Just a day after Mike Redmond announced he was stepping down as leader of the provincial NDP on Wednesday, the party's president says two people have came forward to say they're interested in taking over the job.
Leah-Jane Hayward wouldn't reveal the names of the potential candidates yet, but said it's "great to have a pool of people to choose from."
"If there was nobody stepping up to say they want to be the leader, there'd be some pressure. But we have people interested," she said.
Hayward says the party executive is planning to meet next week to set a date for a leadership convention, which she expects will take place some time in late January or early February.
Hayward said Redmond's decision to give up the position was entirely his own, and there was no pressure from anyone within the party for him to step down, not even after Redmond's fourth-place finish in the recent Charlottetown-Parkdale byelection.
"I was really disappointed [Redmond stepped down]," Hayward said. "As far as I'm concerned, Mike's been one of the best leaders the NDP has had."
'I never buy into the idea of the great champion coming in and changing everything.' — Don Desserud, UPEI political science professor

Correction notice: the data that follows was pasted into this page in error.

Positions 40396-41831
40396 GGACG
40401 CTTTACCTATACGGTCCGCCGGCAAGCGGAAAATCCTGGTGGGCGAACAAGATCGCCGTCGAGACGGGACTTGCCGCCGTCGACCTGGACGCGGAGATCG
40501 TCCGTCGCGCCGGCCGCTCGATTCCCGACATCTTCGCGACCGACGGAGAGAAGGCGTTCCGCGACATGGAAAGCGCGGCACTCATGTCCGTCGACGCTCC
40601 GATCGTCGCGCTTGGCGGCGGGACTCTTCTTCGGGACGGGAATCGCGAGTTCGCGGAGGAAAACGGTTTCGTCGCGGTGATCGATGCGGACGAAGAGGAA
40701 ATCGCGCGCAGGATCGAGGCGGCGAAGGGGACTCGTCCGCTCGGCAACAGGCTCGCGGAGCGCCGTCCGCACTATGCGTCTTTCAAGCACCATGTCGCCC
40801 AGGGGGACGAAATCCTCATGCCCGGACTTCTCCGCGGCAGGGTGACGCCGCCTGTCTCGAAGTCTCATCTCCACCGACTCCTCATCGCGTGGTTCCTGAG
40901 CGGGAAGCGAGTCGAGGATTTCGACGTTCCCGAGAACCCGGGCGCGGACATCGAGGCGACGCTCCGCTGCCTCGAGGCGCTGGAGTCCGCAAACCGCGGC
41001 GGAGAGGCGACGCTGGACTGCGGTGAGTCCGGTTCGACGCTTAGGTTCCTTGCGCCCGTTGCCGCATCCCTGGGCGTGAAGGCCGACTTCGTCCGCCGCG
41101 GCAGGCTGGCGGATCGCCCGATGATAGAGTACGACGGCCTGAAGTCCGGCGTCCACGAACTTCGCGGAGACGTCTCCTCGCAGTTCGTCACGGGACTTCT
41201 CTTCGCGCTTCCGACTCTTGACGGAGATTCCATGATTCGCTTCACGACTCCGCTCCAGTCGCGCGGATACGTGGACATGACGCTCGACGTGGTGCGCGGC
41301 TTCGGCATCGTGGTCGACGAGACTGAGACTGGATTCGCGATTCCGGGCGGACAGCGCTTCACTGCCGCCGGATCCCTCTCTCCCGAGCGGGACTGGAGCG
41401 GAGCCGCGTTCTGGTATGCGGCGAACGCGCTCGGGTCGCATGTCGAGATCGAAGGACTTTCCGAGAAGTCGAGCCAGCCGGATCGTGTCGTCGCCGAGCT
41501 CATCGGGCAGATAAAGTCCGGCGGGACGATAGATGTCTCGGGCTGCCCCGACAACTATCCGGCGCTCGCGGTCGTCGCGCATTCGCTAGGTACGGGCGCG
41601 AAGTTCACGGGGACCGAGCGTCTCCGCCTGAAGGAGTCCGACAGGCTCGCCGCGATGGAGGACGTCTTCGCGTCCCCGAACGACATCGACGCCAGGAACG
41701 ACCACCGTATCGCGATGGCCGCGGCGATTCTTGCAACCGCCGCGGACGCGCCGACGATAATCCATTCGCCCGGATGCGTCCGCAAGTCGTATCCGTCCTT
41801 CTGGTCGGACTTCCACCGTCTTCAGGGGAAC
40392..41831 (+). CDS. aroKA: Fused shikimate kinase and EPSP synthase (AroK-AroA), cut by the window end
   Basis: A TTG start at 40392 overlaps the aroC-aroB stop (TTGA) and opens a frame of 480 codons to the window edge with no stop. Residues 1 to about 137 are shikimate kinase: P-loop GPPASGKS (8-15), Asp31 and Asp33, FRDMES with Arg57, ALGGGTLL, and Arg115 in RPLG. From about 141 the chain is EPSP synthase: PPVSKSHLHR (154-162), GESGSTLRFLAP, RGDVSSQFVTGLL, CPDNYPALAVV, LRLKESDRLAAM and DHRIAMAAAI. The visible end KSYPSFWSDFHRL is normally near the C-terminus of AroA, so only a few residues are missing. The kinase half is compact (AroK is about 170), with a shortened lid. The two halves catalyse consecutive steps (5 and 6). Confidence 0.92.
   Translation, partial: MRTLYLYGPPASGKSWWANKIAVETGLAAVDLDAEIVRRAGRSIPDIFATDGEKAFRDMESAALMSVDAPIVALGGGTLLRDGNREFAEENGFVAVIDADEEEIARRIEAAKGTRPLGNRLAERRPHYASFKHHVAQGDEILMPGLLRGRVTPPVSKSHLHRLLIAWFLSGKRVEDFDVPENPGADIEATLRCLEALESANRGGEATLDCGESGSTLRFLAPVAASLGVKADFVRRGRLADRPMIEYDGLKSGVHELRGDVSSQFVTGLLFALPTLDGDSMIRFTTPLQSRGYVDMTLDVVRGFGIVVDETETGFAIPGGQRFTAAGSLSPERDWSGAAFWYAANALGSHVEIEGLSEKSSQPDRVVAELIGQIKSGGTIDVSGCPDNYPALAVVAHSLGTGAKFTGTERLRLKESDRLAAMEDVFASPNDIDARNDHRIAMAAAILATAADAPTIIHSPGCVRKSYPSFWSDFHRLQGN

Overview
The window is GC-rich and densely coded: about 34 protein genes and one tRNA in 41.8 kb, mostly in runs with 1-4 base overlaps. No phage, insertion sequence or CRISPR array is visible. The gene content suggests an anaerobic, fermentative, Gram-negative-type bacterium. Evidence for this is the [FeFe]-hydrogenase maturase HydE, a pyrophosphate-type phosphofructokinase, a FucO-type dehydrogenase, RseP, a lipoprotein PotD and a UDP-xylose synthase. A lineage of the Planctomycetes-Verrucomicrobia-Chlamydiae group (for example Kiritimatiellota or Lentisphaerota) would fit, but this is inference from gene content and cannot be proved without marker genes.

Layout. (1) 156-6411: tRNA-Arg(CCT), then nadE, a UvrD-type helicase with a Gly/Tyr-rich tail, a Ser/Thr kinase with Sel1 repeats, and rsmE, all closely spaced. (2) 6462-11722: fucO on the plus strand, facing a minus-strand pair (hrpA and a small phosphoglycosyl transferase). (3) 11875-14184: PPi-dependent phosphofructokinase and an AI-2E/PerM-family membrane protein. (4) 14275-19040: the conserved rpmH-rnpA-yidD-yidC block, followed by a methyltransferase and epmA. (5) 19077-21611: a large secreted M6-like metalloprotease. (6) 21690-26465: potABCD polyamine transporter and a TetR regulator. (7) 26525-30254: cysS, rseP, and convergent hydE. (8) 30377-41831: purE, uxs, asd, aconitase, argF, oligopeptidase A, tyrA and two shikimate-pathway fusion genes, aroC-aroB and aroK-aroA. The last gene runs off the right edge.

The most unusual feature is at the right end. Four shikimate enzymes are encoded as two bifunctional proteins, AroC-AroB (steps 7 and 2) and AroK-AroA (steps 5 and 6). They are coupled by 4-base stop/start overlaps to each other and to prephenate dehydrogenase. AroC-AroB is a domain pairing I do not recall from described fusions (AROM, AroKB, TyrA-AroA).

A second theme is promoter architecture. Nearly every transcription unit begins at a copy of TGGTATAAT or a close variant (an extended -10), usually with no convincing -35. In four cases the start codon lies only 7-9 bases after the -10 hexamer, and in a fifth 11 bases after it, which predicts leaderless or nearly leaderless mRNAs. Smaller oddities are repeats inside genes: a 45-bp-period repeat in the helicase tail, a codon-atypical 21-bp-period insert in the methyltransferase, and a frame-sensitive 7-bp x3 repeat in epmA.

UPEI political science professor Don Desserud agrees Redmond shouldn't be blamed for the party's struggles on the Island, and said it's unlikely a new leader — whoever it is — will grow the party's support substantially.
"I never buy into the idea of the great champion coming in and changing everything," Desserud said.
"The struggles these small parties have, has a lot to do with the nature of the electoral system. It's extremely hard for parties to break through that threshold point where they're finally getting enough voter support to translate to seats."
The Island's other small party — the Green Party — now has two seats in the P.E.I. legislature after Hannah Bell's victory in the byelection.
'Luck hasn't been with the NDP'
Desserud chalks that up to the Greens "getting the right candidates in the right districts," at a time when enough voters were looking for an alternative to the Liberals and PC's.
"So those combinations could possibly work some day for the NDP, as well," Desserud said. "But in politics there's luck involved as well, and luck hasn't been with the NDP."
Hayward believes the Green Party was able to get its leader, Peter Bevan-Baker, a seat in the legislature by focusing all the party resources in Bevan-Baker's district during the 2015 election.
Whether the NDP decides to try that strategy in the next election, she said, will be decided by the party's new leader and executive.